Severity of anxiety, median (IQR)  1 (1–2)  0 (0–1)  <0.001 
Prior history of psychiatric morbidity, n (%)  48 (24.7%)  14 (7.2%)  <0.001 
Anxiety disorder  21 (10.8%)  5 (2.6%)  p<0.001 
Depression  27 (12.9%)  9 (4.1%)  p=0.004 
Use of psychiatric drug at the time of data collection, n (%)  28 (14.4%)  10 (5.2%)  p=0.002 

GAD, generalized anxiety disorder; IQR, interquartile range; SD, standard deviation.

Personal history of previous diagnosis of an anxiety disorder and/or depression was more frequent among patient group (24.7% vs. 7.2%; p<0.001). The authors found a significant difference in frequency of use of medication prescribed for any psychosocial disorder between patients and controls at the time of admission (14.4% in patients vs. 5.2% in controls; p=0.002). In total, 3.6% of patients had both anxiety and depressive disorders, whereas no one in control group had prior history of both disorders. Patients with rosacea were more likely to have anxiety disorders (OR=4.59; 95% CI: 1.69–12.43; p=0.003) and depression (OR=3.041; 95% CI: 1.38–6.07; p=0.006) (Table 3).

The median values of GAD-7 (p<0.001), the severity measure of GAD-Adult average (p<0.001), and raw total scores (p<0.001) were higher in patients than controls (Table 3). It was observed that 25% of patients (n=50) screened positive (GAD-7>9) for GAD compared with 4.1% of controls (n=8; p<0.05). Patients with rosacea were likely to have higher grade of anxiety than control subjects.

There were no correlations between PGA, physicians rating by subtype (IGA) and anxiety scores (PGA and GAD total score: p=0.95, r=0.004; PGA and GAD average total score: p=0.95, r=0.004; PGA and GAD-7: p=0.61, r=0.037; PGA and severity of anxiety: p=0.97, r=−0.003; IGA and GAD total score: p=0.17, r=−0.099; IGA and GAD average total score: p=0.25, r=−0.83; IGA and GAD-7: p=0.45, r=−0.055; IGA and severity of anxiety: p=0.32, r=−0.072).

Risk factors for anxiety

Median scores of the GAD-7 and the severity measure of the GAD-Adult were comparable in erythematotelangiectatic and papulopustular types (p>0.05). However, phymatous rosacea patients represented higher levels of all anxiety scores (p<0.05). Female patients had higher anxiety scores and grades of anxiety severity than male patients (p<0.05). Additionally, patients with prior history of psychiatric morbidity (anxiety disorder and/or depression) had higher scores than the others (p<0.05). In comparison with others, patients who had reported flaring rosacea symptoms in response to psychological stress represented higher grades of anxiety severity (p<0.001 for the GAD-7, GAD-Adult average scores, GAD raw total scores, and anxiety severity).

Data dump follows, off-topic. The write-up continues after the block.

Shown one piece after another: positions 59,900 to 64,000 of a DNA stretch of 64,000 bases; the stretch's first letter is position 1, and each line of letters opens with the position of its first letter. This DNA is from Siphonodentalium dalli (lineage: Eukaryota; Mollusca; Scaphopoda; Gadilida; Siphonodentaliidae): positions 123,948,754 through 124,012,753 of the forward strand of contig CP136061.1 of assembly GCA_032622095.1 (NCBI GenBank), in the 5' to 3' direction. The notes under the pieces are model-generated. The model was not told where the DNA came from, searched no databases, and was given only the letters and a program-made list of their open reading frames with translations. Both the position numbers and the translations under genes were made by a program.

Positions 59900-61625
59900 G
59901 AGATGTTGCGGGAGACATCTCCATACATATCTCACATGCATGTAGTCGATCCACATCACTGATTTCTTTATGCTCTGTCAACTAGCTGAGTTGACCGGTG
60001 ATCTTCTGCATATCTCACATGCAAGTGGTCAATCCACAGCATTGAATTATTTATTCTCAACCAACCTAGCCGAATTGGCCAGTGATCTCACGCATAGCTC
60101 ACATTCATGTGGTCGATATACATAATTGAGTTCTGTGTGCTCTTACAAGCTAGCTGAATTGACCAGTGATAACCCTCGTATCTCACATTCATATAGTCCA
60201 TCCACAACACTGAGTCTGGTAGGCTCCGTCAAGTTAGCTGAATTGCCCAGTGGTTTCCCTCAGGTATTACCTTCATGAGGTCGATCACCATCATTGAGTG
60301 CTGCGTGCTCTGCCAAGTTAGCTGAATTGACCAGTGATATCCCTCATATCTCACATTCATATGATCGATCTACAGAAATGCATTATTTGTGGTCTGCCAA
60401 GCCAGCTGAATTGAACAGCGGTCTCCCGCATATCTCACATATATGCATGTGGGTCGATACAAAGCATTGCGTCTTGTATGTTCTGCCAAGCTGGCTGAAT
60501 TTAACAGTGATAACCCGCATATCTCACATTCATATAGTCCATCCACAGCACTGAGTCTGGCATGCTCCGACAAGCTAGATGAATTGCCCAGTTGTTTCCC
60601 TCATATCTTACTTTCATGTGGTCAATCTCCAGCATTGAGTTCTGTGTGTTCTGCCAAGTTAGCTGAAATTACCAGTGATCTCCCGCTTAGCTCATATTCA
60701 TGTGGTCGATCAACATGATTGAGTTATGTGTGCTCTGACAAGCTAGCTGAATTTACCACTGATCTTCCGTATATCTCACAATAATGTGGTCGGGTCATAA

Patients with low educational levels had higher anxiety scores than patients with higher educational levels (GAD-7, GAD-Adult, and severity of anxiety) (p<0.05). There was a negative correlation between anxiety scores and educational levels of patients (GAD-7: p=0.014, r=−0.13; GAD-Adult total score: p=0.018; r=−0.12; GAD-Adult average score: p=0.018, r=−0.12; anxiety severity: p=0.019, r=−0.12). The proportions of the patients receiving different types of treatment were similar in terms of anxiety scores (p>0.05). However, the untreated patients were at risk of having severe anxiety (OR=2.07; 95% CI: 1.43–4.06; p=0.04). There were no significant relationships between age, age of disease onset, disease duration, smoking, or drinking habits and presence or severity of anxiety.

Risk of GAD (GAD-7 item score>9) was significantly increased in females (OR=2.8; 95% CI: 1.15–7.37; p=0.02). There were no significant relationship between age, age of onset, educational status, disease duration, or treatment groups and presence of GAD (p=0.18, p=0.49, p=0.65, and p=0.22, respectively).


Studies have shown that psychiatric comorbidities and undetected psychopathologies can greatly impact the QoL of patients with dermatological disorders. Furthermore, these conditions may contribute to the clinical severity of skin disorders. Rosacea is one of the psychosomatic skin conditions that can fluctuate in accordance with emotional state. According to the most accepted consensus in the literature, in case of emotional stress, the neuro-immuno-cutaneous system (NICS) is responsible for releasing cytokines, mediators, and neurotransmitters contributing this complex interaction.13 It has already been reported that patients with rosacea have higher incidences of embarrassment, social anxiety, low-self esteem, and decreased DLQI.14 Besides feelings of stigmatization, all these conditions may lead to depression or anxiety disorders.15

In the present study, past or recent history of psychiatric illness and use of psychiatric medication were three to four times higher in patients than controls. Of the 194 patients, 3.4% had been previously diagnosed with both anxiety disorder and depression. Obviously, patients were at higher risk of having past or recent diagnosis of depression or anxiety. In line with other studies, rosacea increased the risk of both depression and anxiety.7,9 The present study demonstrated higher GAD-7, GAD-Adult raw total and average scores, and higher grade of severity of anxiety in rosacea patients in comparison with control subjects. Furthermore, a considerable number of patients (25%, n=50) had probable generalized anxiety disorder shown by the GAD-7. Many of the studies addressing anxiety have mainly focused on social anxiety, and have used QoL and/or Hospital Anxiety and Depression Scale (HDAS) measurements.9,16,17 In the literature search, the authors could not find a study using the GAD-7 and the GAD-Adult questionnaires in rosacea patients. Thus, the present study provides these valid scales for measuring anxiety grade and detecting generalized anxiety disorder in rosacea patients for the first time.